I ran the Device Load calibration twice, the first time I had some weird looking data so ran it again, and the test board started popping and sparking so I quickly tuned off the amplifier and saved my bot from damage. It is starting up fine today and I have extra test boards, I think I messed up a solder point on the first test board so I am thinking a bit of leftover flux made the board spark… Hopefully that doesn’t happen again! The first impedance test is shown below.

The High Voltage reference load feedback data is shown below: I am using the anti-alias shield - and I set my amplifier to 100v/v, should I be changing the amplifier gain setting to 100? It keeps resetting to 300, I am not sure why it is doing that.

I went and tried the test channel option again and now I get this result:

Thanks,

-Ryan C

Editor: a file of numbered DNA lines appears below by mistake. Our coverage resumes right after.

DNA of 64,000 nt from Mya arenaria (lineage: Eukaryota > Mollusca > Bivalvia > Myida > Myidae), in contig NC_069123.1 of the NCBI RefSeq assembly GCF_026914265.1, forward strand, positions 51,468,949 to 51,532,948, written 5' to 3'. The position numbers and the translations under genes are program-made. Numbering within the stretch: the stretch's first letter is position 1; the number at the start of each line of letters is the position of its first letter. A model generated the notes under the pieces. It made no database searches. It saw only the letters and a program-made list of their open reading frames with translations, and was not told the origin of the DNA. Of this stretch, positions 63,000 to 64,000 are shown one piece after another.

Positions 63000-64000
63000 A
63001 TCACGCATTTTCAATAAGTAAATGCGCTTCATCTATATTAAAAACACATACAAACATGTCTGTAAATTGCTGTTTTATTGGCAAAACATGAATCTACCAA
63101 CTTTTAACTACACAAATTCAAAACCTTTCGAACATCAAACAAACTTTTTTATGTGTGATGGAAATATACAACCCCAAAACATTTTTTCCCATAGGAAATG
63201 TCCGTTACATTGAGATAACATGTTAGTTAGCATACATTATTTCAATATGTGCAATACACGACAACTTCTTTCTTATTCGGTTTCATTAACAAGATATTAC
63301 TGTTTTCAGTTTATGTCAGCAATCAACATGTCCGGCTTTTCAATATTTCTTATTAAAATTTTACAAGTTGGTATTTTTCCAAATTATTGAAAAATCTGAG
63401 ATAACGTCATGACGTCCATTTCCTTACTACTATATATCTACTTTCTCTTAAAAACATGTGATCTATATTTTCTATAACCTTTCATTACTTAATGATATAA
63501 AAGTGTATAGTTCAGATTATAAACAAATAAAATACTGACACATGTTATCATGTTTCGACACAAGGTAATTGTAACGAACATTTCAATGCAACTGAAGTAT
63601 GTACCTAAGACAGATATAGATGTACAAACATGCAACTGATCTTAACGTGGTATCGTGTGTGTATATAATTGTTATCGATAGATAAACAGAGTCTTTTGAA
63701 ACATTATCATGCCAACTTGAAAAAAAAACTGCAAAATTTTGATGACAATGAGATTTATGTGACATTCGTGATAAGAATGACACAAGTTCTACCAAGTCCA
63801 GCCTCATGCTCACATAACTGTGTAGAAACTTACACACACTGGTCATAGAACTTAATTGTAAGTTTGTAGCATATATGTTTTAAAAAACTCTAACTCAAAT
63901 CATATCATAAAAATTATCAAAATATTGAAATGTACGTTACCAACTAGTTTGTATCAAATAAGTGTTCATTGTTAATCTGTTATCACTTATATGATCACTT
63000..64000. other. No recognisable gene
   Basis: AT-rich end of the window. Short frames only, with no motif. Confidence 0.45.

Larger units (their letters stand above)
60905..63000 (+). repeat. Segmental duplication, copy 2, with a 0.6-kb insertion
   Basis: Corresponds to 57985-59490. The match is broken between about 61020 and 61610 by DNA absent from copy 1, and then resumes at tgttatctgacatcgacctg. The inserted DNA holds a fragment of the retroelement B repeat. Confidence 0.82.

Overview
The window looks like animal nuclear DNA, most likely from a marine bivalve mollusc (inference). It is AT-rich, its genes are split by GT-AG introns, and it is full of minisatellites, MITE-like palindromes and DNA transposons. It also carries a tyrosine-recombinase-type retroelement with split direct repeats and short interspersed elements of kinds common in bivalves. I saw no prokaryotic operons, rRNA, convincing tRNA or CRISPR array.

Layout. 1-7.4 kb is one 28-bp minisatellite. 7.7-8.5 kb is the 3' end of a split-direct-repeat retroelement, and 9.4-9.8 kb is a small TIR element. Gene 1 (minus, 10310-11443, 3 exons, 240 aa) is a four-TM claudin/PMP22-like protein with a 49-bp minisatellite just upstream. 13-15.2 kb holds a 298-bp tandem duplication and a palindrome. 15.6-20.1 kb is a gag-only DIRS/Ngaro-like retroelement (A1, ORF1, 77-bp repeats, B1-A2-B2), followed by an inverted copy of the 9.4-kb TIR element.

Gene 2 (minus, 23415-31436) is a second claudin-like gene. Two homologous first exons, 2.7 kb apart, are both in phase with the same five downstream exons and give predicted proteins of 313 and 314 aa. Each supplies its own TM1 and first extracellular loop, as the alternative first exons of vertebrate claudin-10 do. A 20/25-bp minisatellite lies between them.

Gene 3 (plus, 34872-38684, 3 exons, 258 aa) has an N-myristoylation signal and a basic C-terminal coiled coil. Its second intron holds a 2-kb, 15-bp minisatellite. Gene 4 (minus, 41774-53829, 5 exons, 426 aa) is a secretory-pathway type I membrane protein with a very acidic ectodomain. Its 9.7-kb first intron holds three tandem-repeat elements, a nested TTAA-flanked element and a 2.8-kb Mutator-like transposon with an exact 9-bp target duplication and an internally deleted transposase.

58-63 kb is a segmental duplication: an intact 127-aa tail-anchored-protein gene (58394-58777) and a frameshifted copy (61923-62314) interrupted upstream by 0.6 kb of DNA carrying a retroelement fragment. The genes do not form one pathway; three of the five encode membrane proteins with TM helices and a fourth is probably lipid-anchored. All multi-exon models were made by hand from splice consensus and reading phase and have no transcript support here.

On Saturday, March 12, 2016 at 9:19:39 AM UTC-8, Christian Fobel wrote:

Hi Ryan,

Please see my response inline below.

On Fri, Mar 11, 2016 at 6:35 PM Ryan Coghlan ryc…@gmail.com wrote:

I went and replaced the op-amp yesterday on the control board, and it seems to have fixed the ‘damaged channel 0,1’ errors. So that’s good! I also had a ground wire loose on the signal generator power cable so that may have caused a few problems as well.

After replacing the op-amp and re-attaching the wire the channel calibration started running properly, and I didn’t need to use the workaround program to bypass the current surge error.

Great to hear!